Survey Reveals Majority Of Americans Don't Support Mass Deportations

“Lost amid the current rhetoric surrounding immigration reform is one fact: Very few Americans prefer deporting the 11 million immigrants currently living in the country illegally.”

Going against President Donald Trump’s immigration and deportation policy, which authorizes deportations of thousands of undocumented immigrants, a survey revealed that a majority of Americans don’t support the mass deportations.

The survey conducted by the nonpartisan Public Religion Research Institute (PRRI) stretched through all 50 U.S. states and a total of 40,000 interviews. It revealed that nearly two-thirds of Americans say the immigration system should allow undocumented immigrants to become citizens. Most respondents did say undocumented people must be able to meet certain requirements.

When compared with other racial groups, white Americans were twice as likely to support deportations.

The survey showed that Republicans, nearly 28 percent, supported the order and only 8 percent of Democrats were in favor of it. Only one in 10 young adults and one in nine seniors supported the “identify” and “deport” undocumented immigration system order.

“Lost amid the current rhetoric surrounding immigration reform is one fact: Very few Americans prefer deporting the 11 million immigrants currently living in the country illegally. Even majorities of Republicans and those living in the reddest states favor allowing these immigrants a chance to become citizens, provided they meet certain requirements,” said PRRI CEO Robert P. Jones.

The survey, which shows opposition from a majority of Americans on Trump’s deportation and immigration policy, raises fresh questions on these orders. The president has labeled and stereotyped all of these immigrants as criminals, rapists, drug dealers and “bad dudes.” However, it looks like the American people think exactly the opposite.


By signing the executive order, Trump marked an end to former President Barack Obama’s historic amnesty programs that effectively protected more than 740,000 undocumented immigrants from deportation over the past four years.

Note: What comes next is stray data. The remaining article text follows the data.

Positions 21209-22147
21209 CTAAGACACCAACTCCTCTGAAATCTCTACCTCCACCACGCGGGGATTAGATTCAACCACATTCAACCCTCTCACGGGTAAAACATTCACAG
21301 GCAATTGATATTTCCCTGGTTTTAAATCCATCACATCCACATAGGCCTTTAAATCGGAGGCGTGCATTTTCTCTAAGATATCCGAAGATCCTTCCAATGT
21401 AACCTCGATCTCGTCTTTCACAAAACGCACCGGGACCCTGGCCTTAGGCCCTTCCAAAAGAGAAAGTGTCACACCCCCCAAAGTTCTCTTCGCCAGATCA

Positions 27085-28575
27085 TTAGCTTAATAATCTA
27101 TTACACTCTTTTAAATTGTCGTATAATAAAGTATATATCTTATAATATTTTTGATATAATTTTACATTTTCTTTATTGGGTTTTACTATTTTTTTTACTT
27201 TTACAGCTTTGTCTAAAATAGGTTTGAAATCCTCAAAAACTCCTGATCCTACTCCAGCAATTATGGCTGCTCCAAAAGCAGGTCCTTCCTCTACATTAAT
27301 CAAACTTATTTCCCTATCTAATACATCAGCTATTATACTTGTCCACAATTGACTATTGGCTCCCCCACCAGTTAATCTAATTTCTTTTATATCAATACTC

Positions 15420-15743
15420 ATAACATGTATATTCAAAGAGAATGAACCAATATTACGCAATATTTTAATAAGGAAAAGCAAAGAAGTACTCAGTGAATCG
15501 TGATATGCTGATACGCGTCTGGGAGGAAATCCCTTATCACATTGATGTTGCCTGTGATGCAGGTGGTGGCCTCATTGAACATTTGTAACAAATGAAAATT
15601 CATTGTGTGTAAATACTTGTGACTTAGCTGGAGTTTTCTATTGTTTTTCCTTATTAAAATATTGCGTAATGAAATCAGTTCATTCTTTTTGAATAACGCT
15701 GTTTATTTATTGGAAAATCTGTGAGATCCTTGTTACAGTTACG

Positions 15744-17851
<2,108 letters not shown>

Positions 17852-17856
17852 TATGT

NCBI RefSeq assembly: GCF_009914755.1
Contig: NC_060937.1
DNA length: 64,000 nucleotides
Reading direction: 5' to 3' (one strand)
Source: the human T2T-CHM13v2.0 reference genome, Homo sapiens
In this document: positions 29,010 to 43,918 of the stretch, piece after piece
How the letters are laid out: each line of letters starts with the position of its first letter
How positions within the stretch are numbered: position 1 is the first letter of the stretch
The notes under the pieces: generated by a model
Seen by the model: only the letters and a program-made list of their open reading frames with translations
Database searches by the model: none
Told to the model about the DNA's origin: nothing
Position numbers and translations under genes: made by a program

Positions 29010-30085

However, a lot of people who supported and voted for Trump are now regretting it because of the consequences. A woman who voted for Trump thought her undocumented husband wouldn’t be deported because the president had promised that “good people would not be deported.” But, she was not so lucky and her husband was deported in the dead of night before a judge could even issue a ruling on his case.

Even a Trump supporting town doesn’t support deportations.

A majority of West Frankfort, Illinois, residents voted for Trump, but when it came to one of their own, they went against the president’s order and backed a detained immigrant. Residents expressed anger after officers from Immigration and Customs Enforcement (ICE) arrested the town’s beloved Mexican restaurant owner, Juan Carlos Hernandez Pacheco. The conservative Illinois town is now fighting the deportation proceedings of Pacheco.

However, Trump pays no heed to the people’s concerns and continues to push forward with deportations of individuals who have no criminal record.

“If we wait for them to violate yet another law against a citizen of this country, then it’s too late. We shouldn’t wait for them to become a criminal,” acting ICE director Thomas Homan said before a House Appropriations Committee’s Homeland Security Subcommittee.

Since Trump assumed office, ICE has picked and detained nearly 10,000 migrants who had no criminal record. Statistics also revealed 75 percent of immigrants arrested in Trump’s first 100 days had some criminal conviction. However, it remains unclear if those crimes are minor.


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